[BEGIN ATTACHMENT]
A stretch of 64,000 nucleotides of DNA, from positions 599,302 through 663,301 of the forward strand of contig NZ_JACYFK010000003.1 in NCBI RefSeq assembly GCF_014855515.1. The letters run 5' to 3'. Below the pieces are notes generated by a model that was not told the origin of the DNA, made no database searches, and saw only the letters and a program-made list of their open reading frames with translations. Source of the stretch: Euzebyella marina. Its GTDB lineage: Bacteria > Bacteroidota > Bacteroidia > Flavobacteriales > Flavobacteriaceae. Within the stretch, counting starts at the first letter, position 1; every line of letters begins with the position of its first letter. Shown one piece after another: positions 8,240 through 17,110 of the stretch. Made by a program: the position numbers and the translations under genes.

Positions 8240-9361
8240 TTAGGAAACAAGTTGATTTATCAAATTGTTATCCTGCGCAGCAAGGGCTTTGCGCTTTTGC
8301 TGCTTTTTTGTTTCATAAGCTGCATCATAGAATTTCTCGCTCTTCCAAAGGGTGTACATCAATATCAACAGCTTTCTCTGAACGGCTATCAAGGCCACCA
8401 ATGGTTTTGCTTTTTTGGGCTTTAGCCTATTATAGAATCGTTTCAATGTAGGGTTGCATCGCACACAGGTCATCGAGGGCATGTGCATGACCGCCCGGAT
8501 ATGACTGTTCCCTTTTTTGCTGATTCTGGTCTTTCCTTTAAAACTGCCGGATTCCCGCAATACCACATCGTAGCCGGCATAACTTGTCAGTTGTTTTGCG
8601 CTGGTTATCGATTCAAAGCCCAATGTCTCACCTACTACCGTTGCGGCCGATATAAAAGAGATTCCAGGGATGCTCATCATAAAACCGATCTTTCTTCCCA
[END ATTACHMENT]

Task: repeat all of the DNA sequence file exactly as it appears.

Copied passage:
A stretch of 64,000 nucleotides of DNA, from positions 599,302 through 663,301 of the forward strand of contig NZ_JACYFK010000003.1 in NCBI RefSeq assembly GCF_014855515.1. The letters run 5' to 3'. Below the pieces are notes generated by a model that was not told the origin of the DNA, made no database searches, and saw only the letters and a program-made list of their open reading frames with translations. Source of the stretch: Euzebyella marina. Its GTDB lineage: Bacteria > Bacteroidota > Bacteroidia > Flavobacteriales > Flavobacteriaceae. Within the stretch, counting starts at the first letter, position 1; every line of letters begins with the position of its first letter. Shown one piece after another: positions 8,240 through 17,110 of the stretch. Made by a program: the position numbers and the translations under genes.

Positions 8240-9361
8240 TTAGGAAACAAGTTGATTTATCAAATTGTTATCCTGCGCAGCAAGGGCTTTGCGCTTTTGC
8301 TGCTTTTTTGTTTCATAAGCTGCATCATAGAATTTCTCGCTCTTCCAAAGGGTGTACATCAATATCAACAGCTTTCTCTGAACGGCTATCAAGGCCACCA
8401 ATGGTTTTGCTTTTTTGGGCTTTAGCCTATTATAGAATCGTTTCAATGTAGGGTTGCATCGCACACAGGTCATCGAGGGCATGTGCATGACCGCCCGGAT
8501 ATGACTGTTCCCTTTTTTGCTGATTCTGGTCTTTCCTTTAAAACTGCCGGATTCCCGCAATACCACATCGTAGCCGGCATAACTTGTCAGTTGTTTTGCG
8601 CTGGTTATCGATTCAAAGCCCAATGTCTCACCTACTACCGTTGCGGCCGATATAAAAGAGATTCCAGGGATGCTCATCATAAAACCGATCTTTCTTCCCA